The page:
embracing ambiguity

to elaborate a bit on my last baby post...

ok. so it'd be fantastic to have a baby, right? because, for me, that would mean that i'm in a stable, loving relationship that's reached a point of consciousness, maturity, and connectedness where a physical and spiritual example of that love has come into existence.

all good.

on the other hand, most days i'm glad that i was not born with a consciousness that made motherhood central to my sense of full womanhood.

let me be clear: i am not anti-reproduction. i love children. i have friends who are brilliant mothers. i adore my godchildren. i believe motherhood is a calling--just like nursing, teaching or the priest(ess)hood--therefore, (a) women who are not called to it are not traitors to their reproductive organs and (b) forcing a non-mother into motherhood is the fastest way to drive a woman insane.

...but because so many of us ARE raised to feel like traitors if we are unsure about babies--in ways subtle and overt--it can be frightening what some women are willing to do, say and put up with just to fit the cultural norm of a good, acceptable woman. in the black community, i fear that it may be part of what's killing us.

i really don't understand how people are raising daughters to be good, quiet, prolifically reproducing helpmeets in the 21st century.

i'm not saying we don't need intimate relationships. we do. i just think that we're a generation (or more) behind in redefining heterosexual relationships and gender roles so that they work for us and not against us.

because of all the patriarchal, capitalist bullshit we're fed--by the stuff around us if not in our homes--the subconscious and not-so-subconscious message is still that the man has to be in charge and whoever brings home the cash has the power. sigh.

y'all, there's a reason for that poster saying capitalism isn't healthy for children and other living things. and there are all kinds of gifts and power that money will never buy.

all this makes me wonder what family structures were really like before colonization, industrialism, capitalism, and international superpowers, particularly in communities of color. with all being in divine order, sometimes i wonder if we're experiencing a return to something the history books never told us. that this isn't a "breakdown" in some respects, but a transition.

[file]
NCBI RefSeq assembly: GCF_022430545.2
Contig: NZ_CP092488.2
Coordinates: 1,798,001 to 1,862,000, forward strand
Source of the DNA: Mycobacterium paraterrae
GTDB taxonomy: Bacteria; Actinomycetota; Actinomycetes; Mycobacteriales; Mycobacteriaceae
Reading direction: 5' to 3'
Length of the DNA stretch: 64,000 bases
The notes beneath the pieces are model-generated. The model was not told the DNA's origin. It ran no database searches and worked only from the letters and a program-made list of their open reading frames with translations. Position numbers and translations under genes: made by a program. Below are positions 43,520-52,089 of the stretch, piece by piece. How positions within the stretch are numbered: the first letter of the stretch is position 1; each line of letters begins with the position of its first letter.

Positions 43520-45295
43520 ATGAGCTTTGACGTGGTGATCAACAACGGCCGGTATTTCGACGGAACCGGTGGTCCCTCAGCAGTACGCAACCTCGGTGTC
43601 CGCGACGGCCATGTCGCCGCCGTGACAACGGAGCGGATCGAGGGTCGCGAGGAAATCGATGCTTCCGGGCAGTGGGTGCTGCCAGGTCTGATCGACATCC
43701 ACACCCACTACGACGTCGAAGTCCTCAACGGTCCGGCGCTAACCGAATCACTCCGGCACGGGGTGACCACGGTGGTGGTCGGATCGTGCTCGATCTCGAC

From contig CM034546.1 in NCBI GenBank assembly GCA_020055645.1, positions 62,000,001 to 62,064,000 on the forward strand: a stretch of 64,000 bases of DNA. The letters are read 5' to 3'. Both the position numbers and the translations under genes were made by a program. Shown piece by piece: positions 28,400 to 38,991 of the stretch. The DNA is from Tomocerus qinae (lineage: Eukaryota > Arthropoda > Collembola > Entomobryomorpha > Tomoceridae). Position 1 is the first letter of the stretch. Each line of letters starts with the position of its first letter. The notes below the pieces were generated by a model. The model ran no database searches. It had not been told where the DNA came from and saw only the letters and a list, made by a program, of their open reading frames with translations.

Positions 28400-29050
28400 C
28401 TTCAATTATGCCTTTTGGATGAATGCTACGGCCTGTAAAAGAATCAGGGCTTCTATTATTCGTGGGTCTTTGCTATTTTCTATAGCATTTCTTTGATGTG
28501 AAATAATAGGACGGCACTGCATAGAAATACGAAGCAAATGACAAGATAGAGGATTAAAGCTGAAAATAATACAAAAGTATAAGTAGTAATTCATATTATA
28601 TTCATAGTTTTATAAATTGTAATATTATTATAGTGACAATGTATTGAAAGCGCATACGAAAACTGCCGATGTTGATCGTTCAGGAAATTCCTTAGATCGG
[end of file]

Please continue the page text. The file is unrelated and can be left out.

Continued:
however, it's a transition that the powers that be are afraid, unwilling, and/or ill prepared to support.

in any case, i'm thankful each and every day that my parents raised me to be independent, self-directed, and forward thinking. that my mother could be an opinionated, intelligent woman and my father loved and respected her for it. that they worked together to illustrate how their individual strengths combined to make a stronger unit, independent of genitalia.

even if i never have a baby or get married, at least i have an excellent notion of the way it should be done.

and if not buying the bullshit kicks me out of the running, so be it.


sparkle said...


i think i just want the ppl whom i KNOW will be excellent parents to go ahead and share as much of themselves as possible w/ the world. cuz god, something has got to give. lol.

creatrix said...

yeah, i get the "...but you'd be a GREAT mom!" speech fairly often. lol.

it has to mean something that a lot of folks on similar wavelengths aren't having (biological) babies. we're probably here to pick up the gauntlet in other ways, whether that be through art, mentoring, spirituality, etc...

i suppose this is part of the "transition": the nuclear family is slowly having to depend on the wider community again. for us, that's just a generation or two removed. for whitefolks i think it's a culture shock.

TruEssence said...

Great post! Definitely dig what you are saying. You and Sparkle's comments have me smiling in agreement.

GoddessGlory said...

it's crazy I was just think about being a mother, wanting to be a mother but not wanting to be a mother and what that would me for my future womanhood. Soul sister you are.